Health Professionals Featured Article

A Note From the Editor

Dear Health Professional,

I am not faculty. I am a research nurse for PD, HD, dystonia, and essential tremor and nurse practitioner for Huntington’s disease. All I can teach is the lifetime care of people in families with Huntington’s disease. I am the person who sees 11-year-olds to help them understand about HD in their affected parent and then help them along the way through genetic testing issues, reproductive issues, medication issues, mid-stage boredom and the need to do new things to feel good despite cognitive deficits, increasing clumsiness and emotional changes. The boredom issue led me and others to develop summer camp, therapeutic horseback riding and adaptive ski programs which ameliorate the boredom for people with HD as we teach the next generation of health professionals about people with HD.

Although I have authored advance directive guidelines, including brain donation, I have not until recently focused on the care of the advanced HD patient. It used to be known as “cradle-to-grave” care, but most people never slept in a cradle and cremation has overtaken graves long ago. I will go to any country to learn how they do it or fail to do it in order to help all of us do it better. I have a passion for HD born out of my love for folk music, Woody Guthrie and my first in-hospital patients who did not seem to reflect what was written in the nursing literature. I love the surprises, their amazing strengths, the impossible situations they get into, the successes that come from never giving up until I’ve figured it out, usually with their help. They make me laugh, and of course I get teary when the sadness pushes through. They are my heroes. I tell their stories to help other families get through the crises.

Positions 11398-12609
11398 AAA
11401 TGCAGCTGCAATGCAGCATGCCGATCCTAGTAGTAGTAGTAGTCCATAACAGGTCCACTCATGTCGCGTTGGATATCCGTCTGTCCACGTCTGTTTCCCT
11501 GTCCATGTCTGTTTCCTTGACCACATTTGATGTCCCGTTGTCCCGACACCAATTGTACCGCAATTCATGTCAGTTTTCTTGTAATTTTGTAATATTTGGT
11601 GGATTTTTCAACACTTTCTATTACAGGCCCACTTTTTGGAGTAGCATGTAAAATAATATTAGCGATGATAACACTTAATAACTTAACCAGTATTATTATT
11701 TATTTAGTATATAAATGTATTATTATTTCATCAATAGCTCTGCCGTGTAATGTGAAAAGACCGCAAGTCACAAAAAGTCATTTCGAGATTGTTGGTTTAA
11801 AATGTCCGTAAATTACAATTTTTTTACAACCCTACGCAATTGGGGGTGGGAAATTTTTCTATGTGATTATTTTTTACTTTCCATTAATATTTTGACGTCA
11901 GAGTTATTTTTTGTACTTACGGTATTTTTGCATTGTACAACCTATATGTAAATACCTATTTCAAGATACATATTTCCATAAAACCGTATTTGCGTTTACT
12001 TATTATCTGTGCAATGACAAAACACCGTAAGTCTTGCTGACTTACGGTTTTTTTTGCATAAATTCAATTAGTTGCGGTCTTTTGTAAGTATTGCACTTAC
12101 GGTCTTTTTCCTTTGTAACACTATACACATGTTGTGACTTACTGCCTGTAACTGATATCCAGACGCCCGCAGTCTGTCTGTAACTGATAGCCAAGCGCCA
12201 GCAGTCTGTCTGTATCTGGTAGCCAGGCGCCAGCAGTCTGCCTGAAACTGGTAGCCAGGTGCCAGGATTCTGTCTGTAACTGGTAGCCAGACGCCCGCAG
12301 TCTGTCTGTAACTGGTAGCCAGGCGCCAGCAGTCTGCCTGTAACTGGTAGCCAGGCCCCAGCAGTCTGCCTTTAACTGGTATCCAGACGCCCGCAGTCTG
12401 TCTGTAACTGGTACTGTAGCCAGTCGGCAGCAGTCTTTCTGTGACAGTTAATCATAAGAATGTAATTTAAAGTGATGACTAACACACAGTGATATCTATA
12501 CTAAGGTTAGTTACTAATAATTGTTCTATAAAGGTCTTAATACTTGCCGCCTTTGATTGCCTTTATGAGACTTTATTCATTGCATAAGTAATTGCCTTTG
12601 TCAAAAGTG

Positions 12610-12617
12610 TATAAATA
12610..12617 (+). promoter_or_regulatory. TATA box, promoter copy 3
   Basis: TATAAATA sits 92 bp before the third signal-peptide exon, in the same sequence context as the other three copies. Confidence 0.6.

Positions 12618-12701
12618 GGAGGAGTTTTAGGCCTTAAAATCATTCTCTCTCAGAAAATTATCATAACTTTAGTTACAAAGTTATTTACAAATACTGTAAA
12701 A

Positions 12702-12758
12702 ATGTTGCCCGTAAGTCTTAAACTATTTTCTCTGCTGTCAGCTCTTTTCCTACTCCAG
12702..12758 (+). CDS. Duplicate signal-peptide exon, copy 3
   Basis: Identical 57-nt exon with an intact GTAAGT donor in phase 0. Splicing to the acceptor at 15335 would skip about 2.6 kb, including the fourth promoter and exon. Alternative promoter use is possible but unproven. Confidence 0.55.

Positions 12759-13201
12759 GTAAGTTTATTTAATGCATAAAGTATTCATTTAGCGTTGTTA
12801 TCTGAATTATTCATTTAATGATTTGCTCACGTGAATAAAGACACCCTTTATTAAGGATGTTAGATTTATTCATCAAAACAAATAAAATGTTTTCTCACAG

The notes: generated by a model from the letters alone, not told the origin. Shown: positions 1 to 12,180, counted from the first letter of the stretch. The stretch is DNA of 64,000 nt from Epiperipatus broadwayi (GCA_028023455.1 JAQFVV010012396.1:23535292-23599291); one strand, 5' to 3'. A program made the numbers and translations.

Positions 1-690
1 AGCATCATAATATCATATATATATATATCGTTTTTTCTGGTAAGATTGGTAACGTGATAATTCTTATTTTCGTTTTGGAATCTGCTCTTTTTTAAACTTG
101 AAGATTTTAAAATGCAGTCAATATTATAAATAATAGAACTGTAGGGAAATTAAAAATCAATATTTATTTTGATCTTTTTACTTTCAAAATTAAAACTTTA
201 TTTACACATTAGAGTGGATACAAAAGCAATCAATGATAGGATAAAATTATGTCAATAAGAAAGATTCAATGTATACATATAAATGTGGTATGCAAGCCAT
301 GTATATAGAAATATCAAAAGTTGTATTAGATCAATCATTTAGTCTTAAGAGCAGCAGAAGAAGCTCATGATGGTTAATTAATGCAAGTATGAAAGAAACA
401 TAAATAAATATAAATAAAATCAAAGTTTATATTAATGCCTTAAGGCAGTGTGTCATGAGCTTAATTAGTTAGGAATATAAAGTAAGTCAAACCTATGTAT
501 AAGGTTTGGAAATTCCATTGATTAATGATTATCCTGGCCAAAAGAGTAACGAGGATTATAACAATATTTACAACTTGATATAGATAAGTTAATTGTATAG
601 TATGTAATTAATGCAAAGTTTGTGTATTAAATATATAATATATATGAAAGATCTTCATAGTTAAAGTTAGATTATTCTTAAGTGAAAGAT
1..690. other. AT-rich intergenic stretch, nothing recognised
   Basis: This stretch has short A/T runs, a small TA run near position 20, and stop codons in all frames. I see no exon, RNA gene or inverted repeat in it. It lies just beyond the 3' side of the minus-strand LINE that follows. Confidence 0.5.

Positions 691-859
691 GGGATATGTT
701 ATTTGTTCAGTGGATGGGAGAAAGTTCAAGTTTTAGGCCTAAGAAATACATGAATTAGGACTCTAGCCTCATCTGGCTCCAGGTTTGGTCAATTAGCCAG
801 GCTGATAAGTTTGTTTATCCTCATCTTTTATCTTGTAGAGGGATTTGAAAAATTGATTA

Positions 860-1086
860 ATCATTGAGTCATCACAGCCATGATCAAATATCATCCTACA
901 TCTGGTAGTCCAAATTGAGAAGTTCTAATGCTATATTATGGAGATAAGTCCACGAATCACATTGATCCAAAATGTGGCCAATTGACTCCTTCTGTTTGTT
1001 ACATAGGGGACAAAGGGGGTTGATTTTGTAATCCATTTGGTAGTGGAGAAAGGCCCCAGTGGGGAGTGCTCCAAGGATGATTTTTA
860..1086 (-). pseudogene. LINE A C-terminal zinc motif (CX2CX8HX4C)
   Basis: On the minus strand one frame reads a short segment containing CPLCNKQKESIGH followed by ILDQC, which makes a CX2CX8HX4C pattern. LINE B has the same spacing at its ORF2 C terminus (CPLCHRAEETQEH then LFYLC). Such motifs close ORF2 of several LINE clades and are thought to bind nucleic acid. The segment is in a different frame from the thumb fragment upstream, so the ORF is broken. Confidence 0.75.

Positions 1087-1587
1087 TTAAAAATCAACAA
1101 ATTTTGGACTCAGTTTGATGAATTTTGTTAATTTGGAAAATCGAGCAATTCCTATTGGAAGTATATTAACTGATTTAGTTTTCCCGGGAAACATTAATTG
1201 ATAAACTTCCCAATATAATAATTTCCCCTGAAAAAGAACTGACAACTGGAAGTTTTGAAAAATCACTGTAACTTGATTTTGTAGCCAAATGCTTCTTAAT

Why write this now? I believe you must explore the unmet needs of your patient population, find your passion, learn from your colleagues, learn from your families, then carry it through to papers, posters, presentations and, most needed of all, evidence-based outcomes research. We must establish in the literature why our work really matters.

Carol Brown Moskowitz, APRN-C
Senior Staff Associate
Columbia University
New York, NY